Monday, February 19, 2007

Bernstein on Bush: Biggest Liar Ever

The news - that George W. Bush has spent his entire administration deceiving, manipulating, and lying to the American people - isn't really ground-breaking. But to hear it stated so plainly from someone like Carl Bernstein is refreshing ... and may tell a lot about just how bad things have gotten. Courtesy AlterNet (http://www.alternet.org/blogs/peek/48092/)

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Below, is the last question from an interview that didn't make it into Frontline's current series, News Wars -- Rory O'Connor writes more about the series here.

When the man who broke the Watergate scandal calls White House lying "something that I have never witnessed before on this scale," you listen...

But first, Juan Cole called bullshit from the start [VIDEO] and John Aravosis notes that CNN's Ed Henry caught Bush in a lie about Iran.

Last week's "anonymous" defense/intel briefing (emphasis added): "At issue was a weekend briefing in Baghdad at which three senior U.S. military officials said that the 'highest levels' of the Iranian government had ordered the smuggling into Iraq of high-tech roadside bombs that have been killing American soldiers."

This week, Bush lets slip that nobody knows if it came from the "highest levels" or not -- echoing what Joint Chiefs of Staff Chairman General Peter Pace said earlier this week: "We know the Quds Force is part of the Iranian government. I don't think we know who picked up the phone and said 'the Quds Force go do this,' we know it's a vital part of the Iranian government."

Of course, the White House now claims that some wild-eyed "briefer" is responsible for the bad intelligence, but you'd be a fool to think that this wasn't just a lie that didn't work...

And now back to Carl Bernstein's assessment of this administration's predilection for lying:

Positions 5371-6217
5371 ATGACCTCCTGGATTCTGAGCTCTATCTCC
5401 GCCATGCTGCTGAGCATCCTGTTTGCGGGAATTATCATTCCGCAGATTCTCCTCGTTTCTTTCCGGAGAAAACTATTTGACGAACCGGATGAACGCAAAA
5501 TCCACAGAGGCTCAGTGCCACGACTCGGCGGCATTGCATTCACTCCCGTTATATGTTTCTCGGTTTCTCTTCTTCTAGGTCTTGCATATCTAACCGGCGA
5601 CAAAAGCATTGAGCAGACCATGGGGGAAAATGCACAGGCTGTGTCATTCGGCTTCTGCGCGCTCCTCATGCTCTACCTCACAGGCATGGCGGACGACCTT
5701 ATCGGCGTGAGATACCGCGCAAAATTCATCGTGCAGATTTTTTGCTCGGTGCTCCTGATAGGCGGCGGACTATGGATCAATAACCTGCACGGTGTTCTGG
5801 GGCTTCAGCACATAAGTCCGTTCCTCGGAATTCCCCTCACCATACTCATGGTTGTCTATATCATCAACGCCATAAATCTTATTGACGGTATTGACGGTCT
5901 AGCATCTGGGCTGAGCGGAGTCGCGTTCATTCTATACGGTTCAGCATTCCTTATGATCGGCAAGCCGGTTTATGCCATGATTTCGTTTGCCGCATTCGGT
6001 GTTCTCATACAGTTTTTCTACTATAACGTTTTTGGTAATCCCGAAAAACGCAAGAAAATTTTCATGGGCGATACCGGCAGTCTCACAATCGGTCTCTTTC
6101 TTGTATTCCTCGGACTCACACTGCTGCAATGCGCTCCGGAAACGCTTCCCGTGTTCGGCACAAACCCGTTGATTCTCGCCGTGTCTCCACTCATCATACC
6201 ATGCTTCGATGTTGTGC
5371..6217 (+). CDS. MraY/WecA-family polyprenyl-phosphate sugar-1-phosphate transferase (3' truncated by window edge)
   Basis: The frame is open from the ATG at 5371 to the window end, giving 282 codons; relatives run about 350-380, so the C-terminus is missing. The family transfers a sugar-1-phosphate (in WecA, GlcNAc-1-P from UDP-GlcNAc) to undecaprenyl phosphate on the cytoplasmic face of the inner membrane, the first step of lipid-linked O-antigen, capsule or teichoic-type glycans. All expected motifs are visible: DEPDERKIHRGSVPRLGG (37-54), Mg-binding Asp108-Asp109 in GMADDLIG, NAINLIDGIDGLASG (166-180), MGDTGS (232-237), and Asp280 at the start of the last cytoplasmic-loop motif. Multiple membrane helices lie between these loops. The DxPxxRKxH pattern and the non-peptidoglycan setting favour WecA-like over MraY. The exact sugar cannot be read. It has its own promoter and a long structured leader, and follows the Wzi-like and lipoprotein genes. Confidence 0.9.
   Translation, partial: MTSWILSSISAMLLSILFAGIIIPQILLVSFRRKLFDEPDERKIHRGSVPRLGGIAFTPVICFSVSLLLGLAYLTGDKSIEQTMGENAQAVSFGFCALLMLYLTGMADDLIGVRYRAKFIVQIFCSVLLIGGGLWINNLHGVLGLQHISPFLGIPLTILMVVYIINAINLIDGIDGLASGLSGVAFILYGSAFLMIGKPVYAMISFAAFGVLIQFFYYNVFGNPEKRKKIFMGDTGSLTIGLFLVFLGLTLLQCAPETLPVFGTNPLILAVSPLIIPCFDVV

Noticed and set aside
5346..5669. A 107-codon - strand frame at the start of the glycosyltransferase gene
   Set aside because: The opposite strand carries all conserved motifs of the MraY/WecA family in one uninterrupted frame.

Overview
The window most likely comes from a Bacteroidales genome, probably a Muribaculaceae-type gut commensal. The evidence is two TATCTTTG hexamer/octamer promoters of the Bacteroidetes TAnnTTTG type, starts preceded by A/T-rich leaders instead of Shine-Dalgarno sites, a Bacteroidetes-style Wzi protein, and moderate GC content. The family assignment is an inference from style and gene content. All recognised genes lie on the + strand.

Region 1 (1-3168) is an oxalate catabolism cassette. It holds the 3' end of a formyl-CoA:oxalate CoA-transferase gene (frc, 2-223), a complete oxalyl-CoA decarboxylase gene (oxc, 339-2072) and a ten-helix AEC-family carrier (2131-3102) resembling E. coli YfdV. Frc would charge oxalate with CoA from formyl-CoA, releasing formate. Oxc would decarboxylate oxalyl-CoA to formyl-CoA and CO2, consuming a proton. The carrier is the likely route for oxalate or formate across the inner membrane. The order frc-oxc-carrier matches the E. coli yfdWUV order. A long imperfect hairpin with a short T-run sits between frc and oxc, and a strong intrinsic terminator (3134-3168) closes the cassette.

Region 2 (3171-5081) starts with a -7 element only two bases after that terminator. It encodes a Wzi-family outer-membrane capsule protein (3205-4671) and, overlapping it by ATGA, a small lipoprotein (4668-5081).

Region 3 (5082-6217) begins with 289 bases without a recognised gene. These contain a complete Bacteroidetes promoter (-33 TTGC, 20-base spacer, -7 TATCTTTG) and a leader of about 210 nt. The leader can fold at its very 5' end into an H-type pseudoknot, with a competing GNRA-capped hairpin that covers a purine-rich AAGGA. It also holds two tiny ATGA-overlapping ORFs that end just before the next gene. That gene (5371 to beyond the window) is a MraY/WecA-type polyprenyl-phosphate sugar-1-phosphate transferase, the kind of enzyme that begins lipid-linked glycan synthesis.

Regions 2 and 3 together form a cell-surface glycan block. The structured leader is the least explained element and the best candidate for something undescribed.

Finally, I just want to get your reflections on the [famously contentious] relationship of Richard Nixon and the press. ... How does that compare to George W. Bush and the press?

First, Nixon's relationship to the press was consistent with his relationship to many institutions and people. He saw himself as a victim. We now understand the psyche of Richard Nixon, that his was a self-destructive act and presidency.

I think what we're talking about with the Bush administration is a far different matter in which disinformation, misinformation and unwillingness to tell the truth -- a willingness to lie both in the Oval Office, in the Office of the Secretary of Defense, in the office of the vice president, the vice president himself -- is something that I have never...

... witnessed before on this scale.

The lying in the Nixon White House had most often to do with covering up Watergate, with the Nixon administration's illegal activities. Here, in this presidency, there is an unwillingness to be truthful, both contextually and in terms of basic facts that ought to be of great concern to people of all ideologies. ...

This president has a record of dishonesty and obfuscation that is Nixonian in character in its willingness to manipulate the press, to manipulate the truth. We have gone to war on the basis of misinformation, disinformation and knowing lies from top to bottom. That is an astonishing fact. That's what this story is about: the willingness of the president and the vice president and the people around them to try to undermine people who have effectively opposed them by telling the truth. It happened with [Sen.] John McCain in South Carolina. It happened with [Sen.] John Kerry. It's happened with [Sen.] Max Cleland in Georgia. It's happened with many other people. That's the real story, and that's the story that [the press] should have been writing. ...

It's very difficult, as a reporter, to get across that when you say, "This is a presidency of great dishonesty," that this is not a matter of opinion. This is demonstrable fact. If you go back and look at the president's statements, you look at the statements of the vice president, you look at the statements of Condoleezza Rice, you go through the record, you look at what [counterterrorism expert] Richard Clarke has written, you look at what we know -- it's demonstrable. It's fact. Now, how do you quantify it? That's a different question.

But to me, if there is a great failure by the so-called mainstream press in this presidency, it's the unwillingness to look at the lies and disinformation and misinformation and add them up and say clearly, "Here's what they said; here's what the known facts were," because when that is done, you then see this isn't a partisan matter. This is a matter of the truth, particularly about this war. This is a presidency that is not willing to tell the truth very often if it is contrary to its interests. It's not about ideology from whence I say this. It's about being a reporter and saying: "That's what the story is. Let's see what they said; let's see what the facts are." ...

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